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Almost every type 2 diabetic is told to lose weight. If you can just shed that belly fat, the doctor says, your blood sugars will normalize and you might not even need your medications.
The Diabetic Weight Loss Dilemma
It is also true that almost every type 2 diabetic struggles to lose weight. That's because insulin does more than just move sugar out of the bloodstream. It also locks fatty acids inside fat cells. Interventions to lower diabetic blood sugar levels usually involve increasing insulin levels, and when insulin levels are high, the activity of an enzyme called hormone-sensitive lipase is low. Without the hormone, fat in the form of triglycerides cannot be broken down into the diglycerides and free fatty acids that can escape the fat cell, circulate through the bloodstream, and feed the muscles that burn them during prolonged physical activity. With the higher insulin levels needed to lower sugars, physical activity drives the appetite for more sugar, leaving fat stores untouched but setting up the hard working diabetic for blame despite his or her best efforts.
What Metformin Does for Fat Burning in Muscle (or Doesn't)
For diabetics to lose weight, they need to burn fat. Unfortunately, to burn fat they need lower insulin levels, which would lead to higher blood sugar levels. Metformin is not the complete answer to this dilemma, although it goes a long way toward resolving it.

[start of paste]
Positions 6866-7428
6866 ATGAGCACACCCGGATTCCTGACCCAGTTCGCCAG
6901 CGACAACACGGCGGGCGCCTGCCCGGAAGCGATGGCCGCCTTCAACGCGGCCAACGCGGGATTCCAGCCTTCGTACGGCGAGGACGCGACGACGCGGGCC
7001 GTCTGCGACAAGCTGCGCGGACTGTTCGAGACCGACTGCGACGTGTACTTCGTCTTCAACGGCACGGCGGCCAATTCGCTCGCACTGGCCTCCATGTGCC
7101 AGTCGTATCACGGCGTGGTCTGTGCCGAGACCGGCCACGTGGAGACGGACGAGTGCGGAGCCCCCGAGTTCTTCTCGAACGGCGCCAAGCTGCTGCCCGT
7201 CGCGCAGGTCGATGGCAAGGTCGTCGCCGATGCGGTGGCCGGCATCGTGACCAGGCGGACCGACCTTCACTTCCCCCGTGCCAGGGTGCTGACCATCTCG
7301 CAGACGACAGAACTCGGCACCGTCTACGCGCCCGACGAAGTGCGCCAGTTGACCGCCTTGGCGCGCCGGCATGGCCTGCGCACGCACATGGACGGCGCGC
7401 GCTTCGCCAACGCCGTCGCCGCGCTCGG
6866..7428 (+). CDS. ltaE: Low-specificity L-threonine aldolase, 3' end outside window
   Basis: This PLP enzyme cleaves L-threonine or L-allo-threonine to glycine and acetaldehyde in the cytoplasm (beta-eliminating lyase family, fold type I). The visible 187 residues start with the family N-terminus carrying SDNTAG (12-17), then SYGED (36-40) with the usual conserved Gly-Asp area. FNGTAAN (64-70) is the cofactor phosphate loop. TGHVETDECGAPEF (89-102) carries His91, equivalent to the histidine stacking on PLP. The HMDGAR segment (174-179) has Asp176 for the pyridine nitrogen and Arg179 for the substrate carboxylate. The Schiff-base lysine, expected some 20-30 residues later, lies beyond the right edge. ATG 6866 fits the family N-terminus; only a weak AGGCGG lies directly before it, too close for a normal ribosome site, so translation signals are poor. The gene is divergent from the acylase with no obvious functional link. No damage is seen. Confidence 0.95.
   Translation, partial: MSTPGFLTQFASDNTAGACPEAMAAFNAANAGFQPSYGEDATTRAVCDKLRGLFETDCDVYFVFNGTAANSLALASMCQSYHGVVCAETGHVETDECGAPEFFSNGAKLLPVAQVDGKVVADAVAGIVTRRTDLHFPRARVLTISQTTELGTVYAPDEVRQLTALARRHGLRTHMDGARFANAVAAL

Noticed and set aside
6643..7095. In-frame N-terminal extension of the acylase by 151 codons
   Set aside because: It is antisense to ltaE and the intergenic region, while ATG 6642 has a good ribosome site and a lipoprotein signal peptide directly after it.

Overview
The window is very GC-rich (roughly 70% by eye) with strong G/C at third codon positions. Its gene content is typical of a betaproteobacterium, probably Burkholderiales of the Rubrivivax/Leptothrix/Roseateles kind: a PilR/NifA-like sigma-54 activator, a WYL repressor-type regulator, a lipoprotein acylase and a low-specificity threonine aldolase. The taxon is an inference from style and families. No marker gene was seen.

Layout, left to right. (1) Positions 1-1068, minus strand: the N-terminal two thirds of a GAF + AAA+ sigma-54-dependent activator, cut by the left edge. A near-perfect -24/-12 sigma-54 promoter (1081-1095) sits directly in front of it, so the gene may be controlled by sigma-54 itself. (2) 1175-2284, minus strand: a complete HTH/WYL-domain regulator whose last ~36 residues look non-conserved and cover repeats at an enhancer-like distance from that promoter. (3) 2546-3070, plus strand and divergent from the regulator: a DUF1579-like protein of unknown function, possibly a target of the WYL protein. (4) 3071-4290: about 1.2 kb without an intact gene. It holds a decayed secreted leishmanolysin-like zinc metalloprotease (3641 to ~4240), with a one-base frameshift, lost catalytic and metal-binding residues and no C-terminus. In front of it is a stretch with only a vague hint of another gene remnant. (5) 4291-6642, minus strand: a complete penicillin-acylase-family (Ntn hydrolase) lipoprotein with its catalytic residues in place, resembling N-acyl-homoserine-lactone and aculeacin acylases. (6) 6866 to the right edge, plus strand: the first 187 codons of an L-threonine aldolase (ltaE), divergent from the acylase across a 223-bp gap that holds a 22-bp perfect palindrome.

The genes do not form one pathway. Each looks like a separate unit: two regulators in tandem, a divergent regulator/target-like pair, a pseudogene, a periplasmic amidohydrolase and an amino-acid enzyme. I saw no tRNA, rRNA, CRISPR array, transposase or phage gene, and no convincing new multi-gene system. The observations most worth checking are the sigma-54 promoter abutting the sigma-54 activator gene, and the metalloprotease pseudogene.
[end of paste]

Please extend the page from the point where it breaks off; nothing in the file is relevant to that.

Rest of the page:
Some muscles mostly burn fatty acids. Other muscles burn a more balanced mixture of sugar and fatty acids. Studies of muscle cells show that metformin doesn't really have a big effect on the way the slow-moving, predominantly fat-burning muscles burn fat for fuel. However, it greatly increases the rate at which faster-twitching muscles burn fat during exercise even when insulin levels are high. This means that exercise begins to result in actual fat burning with this small change in the way muscles make energy. The skeletal muscles diabetics use during exercise do more fat burning when metformin is part of the treatment plan.
This doesn't mean that metformin does all the work. It's still necessary to adhere to diet so the body does not release as much insulin (if you have type 2 diabetes) or you don't need as much injected insulin (if you have type 1 diabetes, LADA, or you are in the later stages of type 2 diabetes). This allows hormone-sensitive lipase to work inside fat cells to release fatty acids into the bloodstream to circulate to your muscles where they are burned. You also have actually to exercise so your muscles need the fatty acids that your adherence to portion control allows your fat cells finally to release.
You won't just work out only to have increased appetite and wind up gaining more weight when you exercise regularly, as millions of diabetics do.